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Utah Entering The Final Stretch Of Its Medical Cannabis Rollout

marijuana leaf. / Darren415
The Department of Health is allowing medical providers to pre-register for the state's medical marijuana program in February so they can start approving patients in early March.

Utah is one step closer to launching its medical marijuana program as the Department of Health announced Monday medical providers may pre-register with the state ahead of the official rollout March 1.

Patients can already legally possess and use marijuana in Utah, but won’t be able to purchase it from one of the state’s approved dispensaries until they get a recommendation from an approved medical provider. 

Dr. Marc Babitz, a family physician and deputy director of the state Department of Health, said he hopes doctors start registering now so they don’t cause a bottleneck. 

“It would be very sad to me if the barrier to patients becomes a lack of providers willing to recommend medical cannabis,” he said. 

To register, medical providers are required to take at least four hours of coursework in cannabis laws and treatment and must hold a controlled substance license in Utah. They also have to pay a $100 registration fee and submit a short application to the UDOH.

Babitz said about 80 medical providers have completed the coursework, but it’s unclear if all of them will finish the registration.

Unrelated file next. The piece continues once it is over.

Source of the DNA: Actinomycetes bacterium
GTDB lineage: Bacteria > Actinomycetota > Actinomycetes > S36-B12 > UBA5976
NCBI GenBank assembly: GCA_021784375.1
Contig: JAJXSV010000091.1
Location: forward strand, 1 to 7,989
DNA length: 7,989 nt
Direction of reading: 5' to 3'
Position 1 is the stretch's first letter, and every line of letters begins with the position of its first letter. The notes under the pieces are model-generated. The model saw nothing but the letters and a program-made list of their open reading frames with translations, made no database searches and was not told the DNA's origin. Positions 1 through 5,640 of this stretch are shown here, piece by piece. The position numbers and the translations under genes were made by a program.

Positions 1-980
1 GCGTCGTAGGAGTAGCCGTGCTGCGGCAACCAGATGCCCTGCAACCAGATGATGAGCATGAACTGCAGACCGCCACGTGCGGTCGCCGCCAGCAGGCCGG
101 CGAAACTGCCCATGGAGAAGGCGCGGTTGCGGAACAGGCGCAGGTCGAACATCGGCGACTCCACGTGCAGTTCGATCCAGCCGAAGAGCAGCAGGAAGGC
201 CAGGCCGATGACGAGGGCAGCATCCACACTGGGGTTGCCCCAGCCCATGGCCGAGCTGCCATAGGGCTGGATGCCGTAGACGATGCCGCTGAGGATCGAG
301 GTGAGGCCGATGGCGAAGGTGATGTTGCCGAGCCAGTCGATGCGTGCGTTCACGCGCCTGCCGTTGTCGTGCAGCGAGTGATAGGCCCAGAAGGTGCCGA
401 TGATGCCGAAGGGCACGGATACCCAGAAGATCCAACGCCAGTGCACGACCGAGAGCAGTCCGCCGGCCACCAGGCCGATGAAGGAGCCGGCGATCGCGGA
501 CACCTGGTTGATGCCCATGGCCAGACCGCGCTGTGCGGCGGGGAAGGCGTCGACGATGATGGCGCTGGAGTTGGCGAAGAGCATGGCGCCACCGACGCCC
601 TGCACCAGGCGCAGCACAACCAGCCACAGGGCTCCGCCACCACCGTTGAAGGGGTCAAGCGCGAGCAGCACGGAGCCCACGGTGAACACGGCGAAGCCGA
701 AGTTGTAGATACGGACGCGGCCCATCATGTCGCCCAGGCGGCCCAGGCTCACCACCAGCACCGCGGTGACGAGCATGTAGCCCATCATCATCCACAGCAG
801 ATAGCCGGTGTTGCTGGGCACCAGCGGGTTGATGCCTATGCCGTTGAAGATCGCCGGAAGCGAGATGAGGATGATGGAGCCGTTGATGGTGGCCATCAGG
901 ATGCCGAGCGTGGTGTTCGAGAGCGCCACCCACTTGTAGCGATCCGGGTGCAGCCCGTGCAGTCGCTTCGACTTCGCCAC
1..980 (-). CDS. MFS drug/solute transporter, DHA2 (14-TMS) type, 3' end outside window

Dr. Joel Ehrenkranz was one of the first doctors to start the process. He said it is straightforward and doesn’t expect it to be a barrier to other medical providers.

“I don’t think it's a burden at all,” he said. “Patients are going to be asking [their providers] about medical marijuana, so physicians need to understand the laws and the pharmacology whether or not they want to prescribe it.”

The last hurdle to the state’s program is the pharmacies themselves. The state approved 14 last month but doesn’t expect more than two to open in March because of uncertain demand, according to the Department of Health. 

In the meantime, Connor Boyack, president of the pro-medical marijuana Libertas Institute, said while patients might have a hard time finding doctors at first, it will likely get easier over time as more sign on. 

The most important thing now, he said, is that anyone who currently has a doctor’s recommendation can legally possess cannabis in Utah, even if they can’t yet officially buy it here.

“It’s less convenient to have to go out of state or get it on the street, but it’s not like patients are going to be criminalized in this time while we’re waiting,” he said.

Jon reports on quality of life issues, education and the economy
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